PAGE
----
Self-Care For Parents Of Gifted Children
I am not sure there is any doubt at this point, that self-care is a necessity in our lives as parents. (If I hear the “put your oxygen mask on first” analogy one more time, I may scream.)
The reality is that practical self-care often looks a lot different than how self-care is portrayed on social media. Add the complex set of issues associated with neurodiverse, gifted children, and self-care can often feel like an overwhelming, yet another-thing-to-do task.
The good news is, self-care is not always bubble baths and vacations. Most of the time, it’s small, practical, and intentional choices that help us maintain balance.
Here are some small, realistic examples of practical self-care for parents of gifted children.
- Going on a walk
- Listening to a podcast while doing the dishes
- Reading a book
- Going to bed early
- Hiding in the closet and eating chocolate
- Watching a show with your husband
Now, if we can just stop feeling guilty for doing them!
Why Self-Care Is Important For Our Children Too
We have an opportunity to teach our children how to develop self-care and coping skills the same way we teach almost any other topic.
It’s worth it! These skills benefit our children in a variety of ways. Decreased anxiety, increased self-confidence, and more comfortable social interactions are just a few of the benefits of self-care for our children.
Helping Our Children Develop Self-Care Strategies
These are just a few suggestions for incorporating this type of learning into our everyday lives with our children.
Modeling Self-Care Skills For Our Children
One of the best ways to help our children develop healthy self-care habits, is to model them.
This means being intentional about how we employ our own self-care and being overt in bringing their attention to it. For example, saying “I am feeling a bit low today. I am going to take a walk in the sunshine,” is far more effective than any lecture about the benefits of the sun on our moods.
Have A Plan For Your Child’s Self-Care
Whether or not your child struggles with executive functioning, they will likely need you to help them develop a plan for their own self-care.
For years, I have helped my kids pack a bag filled with items and activities to help them feel calm and centered when we are out and about. Because I helped them create this plan initially, as they have gotten older, they’ve learned to do it on their own.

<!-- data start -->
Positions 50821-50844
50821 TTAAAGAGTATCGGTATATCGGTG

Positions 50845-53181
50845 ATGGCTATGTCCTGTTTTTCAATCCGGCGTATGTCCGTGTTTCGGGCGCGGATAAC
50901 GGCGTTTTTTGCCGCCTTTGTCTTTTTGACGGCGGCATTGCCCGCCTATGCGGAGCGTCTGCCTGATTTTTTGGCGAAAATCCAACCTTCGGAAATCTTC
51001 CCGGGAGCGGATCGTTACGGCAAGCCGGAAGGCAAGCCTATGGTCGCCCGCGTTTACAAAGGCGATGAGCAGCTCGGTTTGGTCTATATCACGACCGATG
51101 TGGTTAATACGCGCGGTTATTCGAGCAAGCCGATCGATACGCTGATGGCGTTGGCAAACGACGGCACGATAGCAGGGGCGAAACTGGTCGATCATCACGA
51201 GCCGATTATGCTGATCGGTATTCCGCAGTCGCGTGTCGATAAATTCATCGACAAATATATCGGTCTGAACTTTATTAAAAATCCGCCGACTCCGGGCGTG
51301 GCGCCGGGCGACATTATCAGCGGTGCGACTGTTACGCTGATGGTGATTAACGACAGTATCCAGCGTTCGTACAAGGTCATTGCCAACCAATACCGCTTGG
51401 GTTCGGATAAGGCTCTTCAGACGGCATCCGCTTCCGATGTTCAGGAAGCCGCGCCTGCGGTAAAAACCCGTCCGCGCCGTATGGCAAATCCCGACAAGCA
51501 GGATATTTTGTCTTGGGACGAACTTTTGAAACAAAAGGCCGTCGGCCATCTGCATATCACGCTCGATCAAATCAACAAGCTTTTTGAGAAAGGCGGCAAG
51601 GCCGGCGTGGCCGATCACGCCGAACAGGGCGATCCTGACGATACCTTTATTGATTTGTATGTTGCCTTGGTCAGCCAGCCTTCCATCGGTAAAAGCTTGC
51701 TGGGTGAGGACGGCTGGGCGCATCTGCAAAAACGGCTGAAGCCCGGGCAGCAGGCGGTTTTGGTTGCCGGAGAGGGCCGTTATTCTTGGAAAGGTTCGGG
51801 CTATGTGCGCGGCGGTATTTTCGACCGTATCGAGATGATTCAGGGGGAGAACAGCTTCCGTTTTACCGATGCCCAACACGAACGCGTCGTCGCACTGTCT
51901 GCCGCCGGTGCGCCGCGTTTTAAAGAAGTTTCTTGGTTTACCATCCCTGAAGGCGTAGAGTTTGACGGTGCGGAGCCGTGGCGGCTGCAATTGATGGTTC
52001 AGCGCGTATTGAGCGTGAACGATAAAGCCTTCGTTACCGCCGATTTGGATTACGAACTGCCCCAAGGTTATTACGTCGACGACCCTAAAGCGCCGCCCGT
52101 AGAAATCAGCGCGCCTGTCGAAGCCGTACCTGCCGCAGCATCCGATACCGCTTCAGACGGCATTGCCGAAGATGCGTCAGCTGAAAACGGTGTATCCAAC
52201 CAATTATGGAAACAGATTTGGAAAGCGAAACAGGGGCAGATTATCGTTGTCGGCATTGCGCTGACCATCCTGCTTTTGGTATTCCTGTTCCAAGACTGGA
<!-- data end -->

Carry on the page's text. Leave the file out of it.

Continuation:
Self-Care Practice Makes Perfect
It takes time for self-care and overall coping skills to develop. Please know, none of us are immune to the frustration that comes from trying to help our child, only to see them continue to struggle.
As with all social and emotional skills, our children need time, often years, to begin to feel a sense of understanding and control. Consider it practice, not a failure, when your child is not able to employ even the most well thought out plan for self-care.
Given time and practice, self-care can become an essential component of our children’s lives.
A Conversation with Colleen and Shawna All About Realistic, Real Life Self-Care
Colleen and Shawna take this episode to talk through the practical realities associated with self-care for ourselves and for our children. (Don’t miss Colleen’s story about meeting her husband in the driveway and Shawna’s son thinking her doing the dishes is somehow self-care!)
Links And Resources From Today’s Episode
- Sponsor: College For All
- The Anxiety Toolkit
- More About Shawna
- Self-Care, Self-Care Everywhere
- Mindfulness Therapy Games
- My Child Won’t Wear Socks!
- RLL #30 Andrew Peterson: Being Students of Our Children
- RLL #92: Building Self and Setting Goals with Suki Wessling
- The Learner’s Lab | A Raising Lifelong Learners Community for Gifted / 2E families
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